Could I Be A Dog-Loving Mentor?

Posted on 01/03/14 179 Comments

To some dog owners who participate in performance sports around the world I am considered a dog training “mentor.”

Definition: men·tor  ˈmenˌtôr,-tər/

noun: mentor; plural noun: mentors

1. an experienced and trusted adviser.

Being a mentor is an honour I take very seriously.

Why would Susan Garrett be considered a mentor?

Possibly because of the national or world championships I have won in dog agility. Maybe because of my successes with both  “high drive” dogs and “motivationally challenged dogs” or because of the success I have had  focusing on the manipulation of positive reinforcement in dog training rather than the consequences of various forms of punishment.  Or maybe there is some other reason I haven’t even considered…

The truth is, if I had my way, what people would  take notice of is not just my training, handling or performing but also of the way I share my life with my dogs, the fact that my life at home with my dogs, reflects the love and respect I have for each dog equally.

I would have people take notice of how my dogs are much loved family pets which means I go to great lengths for the physical and mental well being.  To see how my dogs sleep at my feet when I work at my desk, or see the dozens of dog beds, dog toys and dog bones scattered around our home for our dogs’ comfort,  how I engage with my dogs mentally not for a prize in the performance ring but for their cognitive stimulation and to return the joy they bring to my life.

Lately I have seen too many dog owners missing out on the nuances of the  “pet ownership” part of performance sports. Yes I wrote “Ruff Love” but I never intended any dog to have to regularly spend 10-12 hours a day without any meaningful human contact. If you work long hours or you can’t make it home during the day, invest in a dog walking service rather than pee-pee pads on the floor or dog door exiting to a humanless back yard. Sure dogs can “tolerate” just about any lifestyle . . . but they deserve better than just “any lifestyle.”  It isn’t finances that makes the biggest difference in the life of a dog it is your investment of your time, your attention.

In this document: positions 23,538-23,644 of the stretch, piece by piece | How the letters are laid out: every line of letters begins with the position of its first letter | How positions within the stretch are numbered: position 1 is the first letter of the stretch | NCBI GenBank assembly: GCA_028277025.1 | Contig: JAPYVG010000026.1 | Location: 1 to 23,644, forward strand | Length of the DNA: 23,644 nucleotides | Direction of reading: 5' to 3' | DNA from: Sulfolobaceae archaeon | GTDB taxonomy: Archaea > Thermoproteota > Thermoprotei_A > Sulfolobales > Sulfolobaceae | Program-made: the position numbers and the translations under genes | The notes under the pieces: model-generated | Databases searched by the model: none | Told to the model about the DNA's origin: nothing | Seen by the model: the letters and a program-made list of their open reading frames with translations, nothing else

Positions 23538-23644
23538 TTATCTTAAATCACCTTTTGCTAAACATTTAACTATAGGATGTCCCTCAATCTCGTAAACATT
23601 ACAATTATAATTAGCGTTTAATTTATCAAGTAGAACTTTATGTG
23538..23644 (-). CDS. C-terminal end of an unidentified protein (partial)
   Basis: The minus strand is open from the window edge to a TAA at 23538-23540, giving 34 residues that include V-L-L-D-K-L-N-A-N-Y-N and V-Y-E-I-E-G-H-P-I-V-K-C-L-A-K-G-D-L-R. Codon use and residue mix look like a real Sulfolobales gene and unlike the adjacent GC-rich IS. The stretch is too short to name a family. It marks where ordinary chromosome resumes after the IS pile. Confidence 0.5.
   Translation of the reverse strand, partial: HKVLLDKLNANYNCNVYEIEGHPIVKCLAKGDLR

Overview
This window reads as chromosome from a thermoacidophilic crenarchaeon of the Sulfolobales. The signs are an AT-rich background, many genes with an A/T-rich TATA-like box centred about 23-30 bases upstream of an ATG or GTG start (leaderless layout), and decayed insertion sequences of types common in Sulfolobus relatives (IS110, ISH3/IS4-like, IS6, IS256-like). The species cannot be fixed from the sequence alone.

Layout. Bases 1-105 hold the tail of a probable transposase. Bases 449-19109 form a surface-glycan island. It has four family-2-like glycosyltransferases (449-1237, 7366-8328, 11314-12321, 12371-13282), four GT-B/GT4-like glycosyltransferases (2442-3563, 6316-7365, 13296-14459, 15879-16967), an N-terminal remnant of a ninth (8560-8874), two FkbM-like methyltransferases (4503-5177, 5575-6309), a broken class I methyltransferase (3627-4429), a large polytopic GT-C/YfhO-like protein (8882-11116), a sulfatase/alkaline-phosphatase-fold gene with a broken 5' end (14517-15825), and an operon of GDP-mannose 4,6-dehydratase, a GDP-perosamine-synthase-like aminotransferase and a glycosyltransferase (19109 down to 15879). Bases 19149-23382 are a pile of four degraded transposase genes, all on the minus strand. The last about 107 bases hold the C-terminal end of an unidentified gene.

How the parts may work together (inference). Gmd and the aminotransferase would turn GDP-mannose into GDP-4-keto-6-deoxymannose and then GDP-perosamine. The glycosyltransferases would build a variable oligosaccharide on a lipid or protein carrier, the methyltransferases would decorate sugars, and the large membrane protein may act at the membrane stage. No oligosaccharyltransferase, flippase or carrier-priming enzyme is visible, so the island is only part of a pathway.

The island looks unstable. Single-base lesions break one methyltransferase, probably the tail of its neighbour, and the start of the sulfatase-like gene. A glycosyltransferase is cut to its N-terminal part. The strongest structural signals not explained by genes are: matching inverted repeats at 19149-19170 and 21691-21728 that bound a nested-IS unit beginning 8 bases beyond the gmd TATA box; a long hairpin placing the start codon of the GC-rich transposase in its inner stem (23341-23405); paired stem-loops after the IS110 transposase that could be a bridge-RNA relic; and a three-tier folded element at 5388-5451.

Crates are great tools for raising puppies, rehabbing injured dogs or working through behavioural issues, however I have never recommended a crate ever be used extensively beyond these short-termed, problem solving times in a dog’s life.

IMG_2097My dogs have access to open crates in my home (those “crates” have been stylishly built in to look like a piece of furniture  (however that is not the focus of this blog post:)).  At different times during the day one or more of my dogs may choose to curl up in one of those crates but it is their choice.  Once I have developed a strong relationship with my dog (via Recaller Games and other foundation training . . . usually by 10-11 months of age) my dogs are rarely crated around our home. Sure we use crates in the car and possibly at a trial (I prefer ex-pens) but I can’t remember the last time I actually locked a dog in a crate at home.

Being a performance dog trainer who loves my dogs means my dogs go swimming once or twice a week and we aim to do a “shaping” session weekly (obviously more often with the younger dogs). My dogs get at least one long walk a day and get taken out for shorter  sessions 5-6 other times during the day (we have no “set” schedule but it goes something like; early am, after breakfast, noon, 4 pm, after supper, 8 pm and bedtime). It used to be that if on occasion I had to be away from home for a longer period of time alone . . . say  7 -8 hours, I wouldn’t worry about it, my dogs will likely just sleep in my absence. However if I was going to be away longer than that, I would arrange for someone to stop by to exercise, talk to and engage my dog’s in something that activates their brain (even if it is as simple as a “sit for a cookie”). However today with so many geriatrics at home (3 dogs between the ages of 10 and 17 1/2 years old) I wouldn’t let them go longer than 4 hours without having a pet sitter or neighbour stop by to let them out. I think it was Oprah Winfrey who said:

Being grateful for what you have- will bring you more to be grateful for …

If it wasn’t Oprah, it should have been :).